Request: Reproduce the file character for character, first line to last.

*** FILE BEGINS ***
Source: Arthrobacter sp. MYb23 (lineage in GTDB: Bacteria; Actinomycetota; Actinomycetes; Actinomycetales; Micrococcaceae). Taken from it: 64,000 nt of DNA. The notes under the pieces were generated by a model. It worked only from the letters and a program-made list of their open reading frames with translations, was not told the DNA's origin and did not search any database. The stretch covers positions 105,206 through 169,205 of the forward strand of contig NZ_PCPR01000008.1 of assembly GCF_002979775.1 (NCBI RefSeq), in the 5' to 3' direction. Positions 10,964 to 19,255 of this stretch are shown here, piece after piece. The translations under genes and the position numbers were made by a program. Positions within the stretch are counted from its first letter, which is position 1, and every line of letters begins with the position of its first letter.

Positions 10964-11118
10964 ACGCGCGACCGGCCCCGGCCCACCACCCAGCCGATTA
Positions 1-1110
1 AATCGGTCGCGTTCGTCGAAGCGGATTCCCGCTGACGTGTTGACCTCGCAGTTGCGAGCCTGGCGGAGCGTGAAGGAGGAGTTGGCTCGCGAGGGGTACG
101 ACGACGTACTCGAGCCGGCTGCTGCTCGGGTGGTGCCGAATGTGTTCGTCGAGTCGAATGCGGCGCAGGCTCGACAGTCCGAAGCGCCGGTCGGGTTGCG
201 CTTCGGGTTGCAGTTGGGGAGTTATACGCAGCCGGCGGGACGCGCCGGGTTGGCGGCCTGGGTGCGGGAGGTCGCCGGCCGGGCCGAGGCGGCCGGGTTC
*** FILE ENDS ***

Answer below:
Source: Arthrobacter sp. MYb23 (lineage in GTDB: Bacteria; Actinomycetota; Actinomycetes; Actinomycetales; Micrococcaceae). Taken from it: 64,000 nt of DNA. The notes under the pieces were generated by a model. It worked only from the letters and a program-made list of their open reading frames with translations, was not told the DNA's origin and did not search any database. The stretch covers positions 105,206 through 169,205 of the forward strand of contig NZ_PCPR01000008.1 of assembly GCF_002979775.1 (NCBI RefSeq), in the 5' to 3' direction. Positions 10,964 to 19,255 of this stretch are shown here, piece after piece. The translations under genes and the position numbers were made by a program. Positions within the stretch are counted from its first letter, which is position 1, and every line of letters begins with the position of its first letter.

Positions 10964-11118
10964 ACGCGCGACCGGCCCCGGCCCACCACCCAGCCGATTA
Positions 1-1110
1 AATCGGTCGCGTTCGTCGAAGCGGATTCCCGCTGACGTGTTGACCTCGCAGTTGCGAGCCTGGCGGAGCGTGAAGGAGGAGTTGGCTCGCGAGGGGTACG
101 ACGACGTACTCGAGCCGGCTGCTGCTCGGGTGGTGCCGAATGTGTTCGTCGAGTCGAATGCGGCGCAGGCTCGACAGTCCGAAGCGCCGGTCGGGTTGCG
201 CTTCGGGTTGCAGTTGGGGAGTTATACGCAGCCGGCGGGACGCGCCGGGTTGGCGGCCTGGGTGCGGGAGGTCGCCGGCCGGGCCGAGGCGGCCGGGTTC